Your Own Garden
(and the extended classroom)
“You can always edit a bad page. You can't edit a blank page.”
Where does the classroom end? If it ends in school, it dies. All we learn and practice and work to do in school fades into some blurry memory of possibilities lost in the irretrievable cloud of unknowing, We have abnegated hope and make little of our lives. We need to live out a new paradigm of learning—to extend the classroom and make our lives universes of learning, to actually, deeply and truly expand above and beyond murky and distant horizons, and to grow when and where we grow best, and that, I can say with confidence, is rarely accomplished in the confines of the classroom.
I have the luxury of having lived many lives. I do not wake in the morning and think I am a teacher. I wake and remember that I am also a poet, a dishwasher, a builder of stone walls, a woodcutter, a sailor, a wrestler and football player, a fisherman, a junk man, a train-hopping hobo, a folksinger, a dad with seven wild and untamed children, a husband and an average kid growing up in Concord. Everything I have been I still am. Aside from teaching comma rules, I do not know what boredom is; I do not remember a day that didn’t dawn without some sense of the possibilities of the day, and I am certainly not going to be satisfied that a few hours each week of my blathering to you is enough to change you,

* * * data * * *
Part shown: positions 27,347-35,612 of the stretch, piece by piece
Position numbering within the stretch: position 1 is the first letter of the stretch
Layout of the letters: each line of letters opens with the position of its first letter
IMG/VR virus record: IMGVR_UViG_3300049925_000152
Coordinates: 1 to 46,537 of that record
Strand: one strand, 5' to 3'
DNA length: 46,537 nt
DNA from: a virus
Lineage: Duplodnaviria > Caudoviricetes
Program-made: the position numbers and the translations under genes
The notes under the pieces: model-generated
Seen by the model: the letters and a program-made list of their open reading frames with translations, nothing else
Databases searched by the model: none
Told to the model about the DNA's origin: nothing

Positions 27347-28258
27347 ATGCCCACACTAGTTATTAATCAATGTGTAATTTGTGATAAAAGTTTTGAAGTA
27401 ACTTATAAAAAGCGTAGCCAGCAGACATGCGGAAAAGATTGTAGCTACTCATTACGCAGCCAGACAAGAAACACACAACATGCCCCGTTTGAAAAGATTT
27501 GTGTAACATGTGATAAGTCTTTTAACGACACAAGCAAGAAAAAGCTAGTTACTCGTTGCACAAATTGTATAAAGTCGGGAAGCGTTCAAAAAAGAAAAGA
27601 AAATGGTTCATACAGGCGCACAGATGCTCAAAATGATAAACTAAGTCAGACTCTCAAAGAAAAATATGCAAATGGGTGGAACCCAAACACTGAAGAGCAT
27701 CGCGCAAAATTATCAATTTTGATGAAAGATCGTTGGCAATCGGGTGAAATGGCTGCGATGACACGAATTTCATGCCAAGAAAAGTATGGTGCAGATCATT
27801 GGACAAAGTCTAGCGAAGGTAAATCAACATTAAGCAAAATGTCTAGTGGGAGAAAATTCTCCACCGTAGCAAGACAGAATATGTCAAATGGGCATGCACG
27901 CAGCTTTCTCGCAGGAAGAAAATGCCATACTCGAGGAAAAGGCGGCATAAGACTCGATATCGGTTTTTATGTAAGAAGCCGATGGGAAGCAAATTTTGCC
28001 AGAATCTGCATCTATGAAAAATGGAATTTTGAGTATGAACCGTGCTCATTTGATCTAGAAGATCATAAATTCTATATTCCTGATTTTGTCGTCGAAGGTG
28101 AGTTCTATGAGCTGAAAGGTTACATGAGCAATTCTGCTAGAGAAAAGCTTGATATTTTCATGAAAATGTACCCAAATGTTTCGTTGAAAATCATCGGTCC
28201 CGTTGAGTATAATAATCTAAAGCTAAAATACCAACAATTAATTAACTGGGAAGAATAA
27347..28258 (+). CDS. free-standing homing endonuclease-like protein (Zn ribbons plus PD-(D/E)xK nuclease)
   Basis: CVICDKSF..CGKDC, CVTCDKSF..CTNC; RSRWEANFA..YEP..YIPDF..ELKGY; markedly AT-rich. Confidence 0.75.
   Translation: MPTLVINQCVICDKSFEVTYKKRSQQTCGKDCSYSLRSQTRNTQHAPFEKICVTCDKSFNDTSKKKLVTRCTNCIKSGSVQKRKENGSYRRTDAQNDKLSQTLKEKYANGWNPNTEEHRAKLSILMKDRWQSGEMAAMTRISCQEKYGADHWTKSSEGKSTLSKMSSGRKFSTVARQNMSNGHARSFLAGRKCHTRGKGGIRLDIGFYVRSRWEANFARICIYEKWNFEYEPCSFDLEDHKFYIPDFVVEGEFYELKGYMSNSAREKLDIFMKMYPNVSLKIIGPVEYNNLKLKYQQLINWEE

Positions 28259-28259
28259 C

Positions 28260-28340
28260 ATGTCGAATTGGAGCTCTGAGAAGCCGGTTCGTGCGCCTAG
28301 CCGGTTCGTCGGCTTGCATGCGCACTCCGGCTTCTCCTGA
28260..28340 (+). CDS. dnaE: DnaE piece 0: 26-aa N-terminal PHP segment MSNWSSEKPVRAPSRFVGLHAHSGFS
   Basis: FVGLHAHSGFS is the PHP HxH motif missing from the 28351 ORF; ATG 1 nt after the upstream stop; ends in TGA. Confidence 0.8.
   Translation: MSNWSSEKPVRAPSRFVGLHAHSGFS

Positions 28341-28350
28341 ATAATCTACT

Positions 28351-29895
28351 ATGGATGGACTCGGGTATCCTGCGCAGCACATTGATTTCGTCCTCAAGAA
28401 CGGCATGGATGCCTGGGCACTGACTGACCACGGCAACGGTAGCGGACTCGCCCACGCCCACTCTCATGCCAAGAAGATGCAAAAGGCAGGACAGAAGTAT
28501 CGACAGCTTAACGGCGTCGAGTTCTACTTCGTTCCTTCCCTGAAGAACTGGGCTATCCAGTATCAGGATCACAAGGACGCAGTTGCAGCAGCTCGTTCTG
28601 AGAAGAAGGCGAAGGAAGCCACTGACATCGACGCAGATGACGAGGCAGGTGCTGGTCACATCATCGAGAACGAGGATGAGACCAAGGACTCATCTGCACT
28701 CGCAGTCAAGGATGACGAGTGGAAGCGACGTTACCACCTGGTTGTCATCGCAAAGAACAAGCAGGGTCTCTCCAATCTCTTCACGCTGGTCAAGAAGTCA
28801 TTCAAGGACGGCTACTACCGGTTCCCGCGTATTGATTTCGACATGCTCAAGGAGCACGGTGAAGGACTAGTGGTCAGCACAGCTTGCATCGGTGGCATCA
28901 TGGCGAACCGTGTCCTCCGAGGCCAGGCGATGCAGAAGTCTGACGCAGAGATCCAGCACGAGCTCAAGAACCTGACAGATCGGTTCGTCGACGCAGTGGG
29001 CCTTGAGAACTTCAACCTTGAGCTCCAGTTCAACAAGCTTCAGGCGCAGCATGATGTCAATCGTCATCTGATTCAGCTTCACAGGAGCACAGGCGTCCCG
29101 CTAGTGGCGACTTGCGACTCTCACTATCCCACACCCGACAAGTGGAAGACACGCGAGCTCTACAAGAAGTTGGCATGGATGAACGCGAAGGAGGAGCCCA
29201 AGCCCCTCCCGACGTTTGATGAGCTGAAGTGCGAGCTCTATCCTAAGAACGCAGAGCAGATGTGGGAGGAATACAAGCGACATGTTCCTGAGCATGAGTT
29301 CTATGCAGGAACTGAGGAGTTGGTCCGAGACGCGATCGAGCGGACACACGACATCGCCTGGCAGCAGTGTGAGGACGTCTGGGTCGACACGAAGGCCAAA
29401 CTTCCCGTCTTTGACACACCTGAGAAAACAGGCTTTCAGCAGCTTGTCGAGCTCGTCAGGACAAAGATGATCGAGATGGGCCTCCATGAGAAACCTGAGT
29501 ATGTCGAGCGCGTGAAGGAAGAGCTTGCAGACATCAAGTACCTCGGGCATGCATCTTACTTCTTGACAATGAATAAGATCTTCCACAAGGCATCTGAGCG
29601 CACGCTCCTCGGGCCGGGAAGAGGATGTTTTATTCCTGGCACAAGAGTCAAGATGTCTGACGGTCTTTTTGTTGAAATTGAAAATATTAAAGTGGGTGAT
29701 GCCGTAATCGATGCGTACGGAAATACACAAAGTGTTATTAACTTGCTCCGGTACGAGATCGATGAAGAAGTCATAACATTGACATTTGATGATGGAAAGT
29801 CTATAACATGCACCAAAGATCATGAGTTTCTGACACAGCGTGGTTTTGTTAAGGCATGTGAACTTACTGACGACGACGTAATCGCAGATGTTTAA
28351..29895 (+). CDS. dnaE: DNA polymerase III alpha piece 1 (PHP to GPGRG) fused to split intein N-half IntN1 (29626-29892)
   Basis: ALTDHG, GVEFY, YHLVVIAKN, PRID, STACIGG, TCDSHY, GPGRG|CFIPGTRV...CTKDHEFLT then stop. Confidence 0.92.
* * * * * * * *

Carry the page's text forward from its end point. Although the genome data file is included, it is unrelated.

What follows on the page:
Only you can change you.
Yes, for the zillionth time—do not mistake the finger pointing at the moon for the moon itself. I am the wagging finger, a sorry substitute for John The Baptist howling prophecies in the desert. I know, I know, I know that I am just your English teacher, and I should know the limits of my reach. I should know that your lives are already saddled and burdened with loads of consuming weight; I know that I am not your only teacher, and I know (really I do) that you are busting your ass to do what needs to be done.
But I can still try.
I can try to show that I will never give up on you, that I will provide some scaffolding for you to cling to as you build the tower of your dreams with whatever planks and beams and cornerstones you can scrounge from the field of your lives.
I was also a gardener for many years. I would show up when someone had a dream. I would plow and till the clumpy soil of suburban lawns, churn in piles of compost and manure, lay out beds, and show them how to plant and prune grapes, and apples, blueberries and peaches. I would lay out lines for corn and beans, hills for squash and pumpkins, and trellises for tomatoes, cucumbers and peas.
But that was it. I never tended the gardens I prepared. “That, “ I would tell the new gardener in a curmudgeons drawl, “is up to you.” I was happy enough to leave it at that. Their gardens became, for better or worse, their own gardens, free from my meddling hands and any expectations.
So it is with your blogs and with your writing and every endeavor in our class. I will do what I can to help you prepare your garden, but the fruit is up to you. The seeds you sow and the care you put in will be the harvest you reap. When I post a blog urging you to do this or.that or try this or that, I am still just a hired hand to help you get going, not a servant to do the work you can and should do on your own.
I do not have illusions that I will move you, but only, perhaps, to move you in the right direction, to find that distant moon on your own and cultivate your own garden in your own unique and wise way—my way of extending beyond the classroom and that last power punch of the day.
Are you ready?